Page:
Silence is not a word that sits very well with most language teachers. After all, we teach how to communicate, it’s second nature to want to fill gaps with words. I know that when I first started teaching I wanted to fill every second of the classroom with some form of noise, whether it be mine or that of my students. I’m here to teach them language, they need to be talking, don’t they? While speaking English undoubtedly requires students to speak, from a teaching perspective it’s important to understand when silence needs to reign.
I am not referring to silent drilling or silent methodologies, both of which can be extremely useful of course. I mean the importance of letting students stop to process what is going on in the classroom. I think as teachers we overteach. We have an overwhelming desire to teach every moment of our lessons and, because of this, we don’t allow our students the time to process exactly what it is that they are studying. Everything in life comes down to balance and if we are denying our students the time, and the silence to get to grips with what are, in essence, ‘alien concepts’ then how can we expect them to ever produce language in a meaningful way.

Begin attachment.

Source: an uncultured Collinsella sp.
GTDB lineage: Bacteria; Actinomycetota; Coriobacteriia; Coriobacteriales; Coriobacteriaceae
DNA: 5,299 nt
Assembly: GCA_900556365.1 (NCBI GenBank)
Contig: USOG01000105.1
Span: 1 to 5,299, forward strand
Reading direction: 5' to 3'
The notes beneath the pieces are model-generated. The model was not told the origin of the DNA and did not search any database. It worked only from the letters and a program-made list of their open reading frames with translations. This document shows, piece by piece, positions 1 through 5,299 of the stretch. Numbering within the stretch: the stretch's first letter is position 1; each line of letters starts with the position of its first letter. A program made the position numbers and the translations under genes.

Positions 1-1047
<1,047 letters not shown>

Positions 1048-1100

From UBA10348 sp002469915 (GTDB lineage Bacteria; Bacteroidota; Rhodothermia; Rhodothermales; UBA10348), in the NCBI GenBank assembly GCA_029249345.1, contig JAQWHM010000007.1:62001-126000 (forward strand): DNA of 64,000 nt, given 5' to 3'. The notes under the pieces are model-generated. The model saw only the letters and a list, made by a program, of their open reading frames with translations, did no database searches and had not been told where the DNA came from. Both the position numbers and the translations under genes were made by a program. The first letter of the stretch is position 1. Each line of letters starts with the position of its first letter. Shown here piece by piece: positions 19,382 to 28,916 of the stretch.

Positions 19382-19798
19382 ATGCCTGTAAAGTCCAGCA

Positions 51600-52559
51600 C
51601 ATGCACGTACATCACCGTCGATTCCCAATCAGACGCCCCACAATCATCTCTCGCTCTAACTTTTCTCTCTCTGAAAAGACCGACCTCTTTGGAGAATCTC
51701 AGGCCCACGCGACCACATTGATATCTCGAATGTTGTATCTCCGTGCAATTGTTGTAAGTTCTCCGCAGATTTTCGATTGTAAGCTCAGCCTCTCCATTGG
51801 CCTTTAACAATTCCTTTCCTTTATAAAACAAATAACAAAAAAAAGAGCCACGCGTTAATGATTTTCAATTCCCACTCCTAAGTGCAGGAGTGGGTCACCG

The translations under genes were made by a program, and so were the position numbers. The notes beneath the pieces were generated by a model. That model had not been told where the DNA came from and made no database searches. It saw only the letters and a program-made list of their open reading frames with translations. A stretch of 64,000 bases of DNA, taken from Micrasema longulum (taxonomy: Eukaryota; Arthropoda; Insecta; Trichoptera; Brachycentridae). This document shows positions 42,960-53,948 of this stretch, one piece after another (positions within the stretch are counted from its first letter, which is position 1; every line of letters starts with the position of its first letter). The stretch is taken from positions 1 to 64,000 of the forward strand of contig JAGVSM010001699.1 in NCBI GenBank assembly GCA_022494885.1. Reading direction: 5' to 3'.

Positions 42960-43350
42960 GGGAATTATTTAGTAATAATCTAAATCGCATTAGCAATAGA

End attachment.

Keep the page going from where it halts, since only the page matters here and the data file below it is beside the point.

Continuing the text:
I’m not suggesting deafening gaps of nothingness where the only noise is the clock ticking while the students look bored and the teacher looks uncomfortable. What I mean is making sure that on our lesson plans we don’t over-plan. Look at timings carefully, is there really enough time to explain a grammar point, allow our students to copy it down and think about it before trying to put it to practice? If not, how can we change our lessons to ensure that there is this golden thinking time before we expect students to magically activate it? Remember, the clearer the explanation, the more efficiently we will produce something. Rushing through things means we’re more likely going to need to repeat something or introduce further practice when we see students struggling to really adopt whatever it is we are teaching.
Another reason I feel so strongly about interspersing silent moments throughout our lessons is because of the varied learners that we might have in our classes. Students with SEN (Special Educational Needs) might appreciate this extra processing time, particularly where lessons have evolved into being so action-packed and fun that to certain types of learners this can be confusing, overwhelming and perhaps even demotivating.
I really believe that the more we step away from this manic need for noise, the more valuable our lessons become as we can enrich students with the time and space needed for processing language and, therefore, encourage them to become better language producers.
What are your thoughts? Is less more? Does silence breed better language learners or just lazy teachers?